I took some more standard stats classes from a guy in Educational Psychology at UH, too (he sounded exactly like Donald Sutherland, and kinda-sorta looked like him, which was great). These were more standard, but, I think, not completely like a run of the mill psych stats class. This is maybe illustrated by the fact that the textbook for one course was Measurement, Design, and Analysis: An Integrated Approach. I still own and use it, 16 years later. I’m quite sure p values and NHST came up a lot in the classes I took from Professor Sutherland, but they were secondary to how design and analysis are linked.

At Indiana University, where I went after UH to pursue a PhD in Linguistics and Cognitive Science, I took the two stats courses required for Psychology students. The first was taught by John Kruschke. He was always very careful to define p-values correctly, so this got drilled into my head, early and thoroughly. Also, his class was structured exceptionally well, so the relationships between different statistical tests and the general logic of NHST have stuck with me.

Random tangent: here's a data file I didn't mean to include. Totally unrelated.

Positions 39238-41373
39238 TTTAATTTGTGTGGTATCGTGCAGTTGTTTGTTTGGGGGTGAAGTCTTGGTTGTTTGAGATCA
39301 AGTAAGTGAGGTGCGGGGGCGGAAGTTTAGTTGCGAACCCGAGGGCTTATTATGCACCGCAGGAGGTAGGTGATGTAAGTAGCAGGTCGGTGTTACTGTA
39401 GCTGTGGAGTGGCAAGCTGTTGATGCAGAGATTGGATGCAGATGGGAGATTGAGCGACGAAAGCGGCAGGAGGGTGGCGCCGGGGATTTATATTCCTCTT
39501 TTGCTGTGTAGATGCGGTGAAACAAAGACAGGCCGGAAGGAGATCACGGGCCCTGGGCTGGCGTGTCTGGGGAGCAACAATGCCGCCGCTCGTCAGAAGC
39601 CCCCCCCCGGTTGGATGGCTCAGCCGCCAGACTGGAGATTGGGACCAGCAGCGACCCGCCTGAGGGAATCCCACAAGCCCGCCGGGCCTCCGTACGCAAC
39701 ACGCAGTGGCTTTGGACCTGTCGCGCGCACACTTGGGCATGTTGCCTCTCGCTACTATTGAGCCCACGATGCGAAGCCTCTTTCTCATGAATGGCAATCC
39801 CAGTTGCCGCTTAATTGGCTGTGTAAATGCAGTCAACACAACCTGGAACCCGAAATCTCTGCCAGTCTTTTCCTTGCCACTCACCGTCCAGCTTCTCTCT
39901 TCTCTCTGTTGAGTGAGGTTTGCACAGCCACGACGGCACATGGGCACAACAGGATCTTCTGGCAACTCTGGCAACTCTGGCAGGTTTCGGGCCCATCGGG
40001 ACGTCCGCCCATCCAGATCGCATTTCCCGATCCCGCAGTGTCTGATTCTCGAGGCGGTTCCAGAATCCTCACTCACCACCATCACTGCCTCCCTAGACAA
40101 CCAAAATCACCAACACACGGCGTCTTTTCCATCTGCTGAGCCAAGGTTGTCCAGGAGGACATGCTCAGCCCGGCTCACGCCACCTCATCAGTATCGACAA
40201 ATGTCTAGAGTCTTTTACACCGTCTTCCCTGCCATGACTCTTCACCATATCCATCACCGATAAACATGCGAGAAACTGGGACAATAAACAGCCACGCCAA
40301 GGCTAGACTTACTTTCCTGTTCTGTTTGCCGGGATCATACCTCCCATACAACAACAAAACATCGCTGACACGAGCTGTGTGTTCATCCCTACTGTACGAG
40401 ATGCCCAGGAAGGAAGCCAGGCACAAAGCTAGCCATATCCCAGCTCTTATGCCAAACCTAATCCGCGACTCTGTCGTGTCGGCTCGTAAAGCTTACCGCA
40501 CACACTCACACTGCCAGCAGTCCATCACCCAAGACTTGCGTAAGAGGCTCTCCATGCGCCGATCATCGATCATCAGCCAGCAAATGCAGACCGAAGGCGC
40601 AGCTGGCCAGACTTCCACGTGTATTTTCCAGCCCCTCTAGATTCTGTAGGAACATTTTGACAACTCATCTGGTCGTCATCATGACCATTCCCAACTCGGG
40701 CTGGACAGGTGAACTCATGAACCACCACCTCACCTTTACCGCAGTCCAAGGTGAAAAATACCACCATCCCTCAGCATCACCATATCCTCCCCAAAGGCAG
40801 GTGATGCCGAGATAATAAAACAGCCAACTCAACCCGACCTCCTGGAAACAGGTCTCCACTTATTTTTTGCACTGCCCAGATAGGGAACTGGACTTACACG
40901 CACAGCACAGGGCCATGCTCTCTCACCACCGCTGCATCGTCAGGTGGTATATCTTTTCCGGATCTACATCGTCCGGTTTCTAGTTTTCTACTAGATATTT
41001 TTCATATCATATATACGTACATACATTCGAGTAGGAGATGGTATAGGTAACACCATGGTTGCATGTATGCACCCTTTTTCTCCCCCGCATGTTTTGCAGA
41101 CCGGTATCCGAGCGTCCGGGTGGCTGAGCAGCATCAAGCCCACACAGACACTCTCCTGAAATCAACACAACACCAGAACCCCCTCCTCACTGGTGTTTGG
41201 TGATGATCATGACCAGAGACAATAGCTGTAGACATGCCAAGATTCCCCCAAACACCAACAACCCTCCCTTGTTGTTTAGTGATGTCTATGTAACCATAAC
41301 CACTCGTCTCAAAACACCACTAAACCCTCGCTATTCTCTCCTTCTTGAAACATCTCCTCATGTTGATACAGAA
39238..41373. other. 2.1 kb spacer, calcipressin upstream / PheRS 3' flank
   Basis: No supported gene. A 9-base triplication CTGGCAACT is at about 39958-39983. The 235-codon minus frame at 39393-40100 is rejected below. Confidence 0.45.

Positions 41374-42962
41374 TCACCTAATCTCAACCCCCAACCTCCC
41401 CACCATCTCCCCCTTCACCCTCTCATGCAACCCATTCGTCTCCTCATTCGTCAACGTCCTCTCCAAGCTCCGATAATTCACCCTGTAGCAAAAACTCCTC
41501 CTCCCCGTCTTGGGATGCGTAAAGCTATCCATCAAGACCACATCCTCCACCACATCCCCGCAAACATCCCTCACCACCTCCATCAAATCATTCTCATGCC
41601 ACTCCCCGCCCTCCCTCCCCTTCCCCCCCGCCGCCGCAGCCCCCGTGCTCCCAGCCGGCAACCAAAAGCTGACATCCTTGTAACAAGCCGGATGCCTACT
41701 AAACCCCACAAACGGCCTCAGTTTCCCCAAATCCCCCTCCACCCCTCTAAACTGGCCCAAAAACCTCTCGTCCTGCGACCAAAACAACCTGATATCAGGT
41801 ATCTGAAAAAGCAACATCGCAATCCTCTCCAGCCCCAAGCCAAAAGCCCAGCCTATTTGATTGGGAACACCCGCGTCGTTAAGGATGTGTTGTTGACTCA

I also took a seminar in Bayesian statistics from Kruschke, the first time he taught a course on this topic. He used the chalkboard and didn’t have prepared slides, which was very different from the other classes I had taken from him. I asked him why at one point, and he said that it was a one-off course for him, so it wasn’t worth the time and energy to prepare elaborate materials he wouldn’t use again. Later on, I was Kruschke’s grader for what became a two-semester sequence on Bayesian stats as he wrote the first edition of his textbook on Bayesian stats. Now he’s on the second edition. Predicting the future is hard. Also, problems with NHST are covered in his book and lectures, so p values were at least a small part of my initial training with Bayesian stats, too.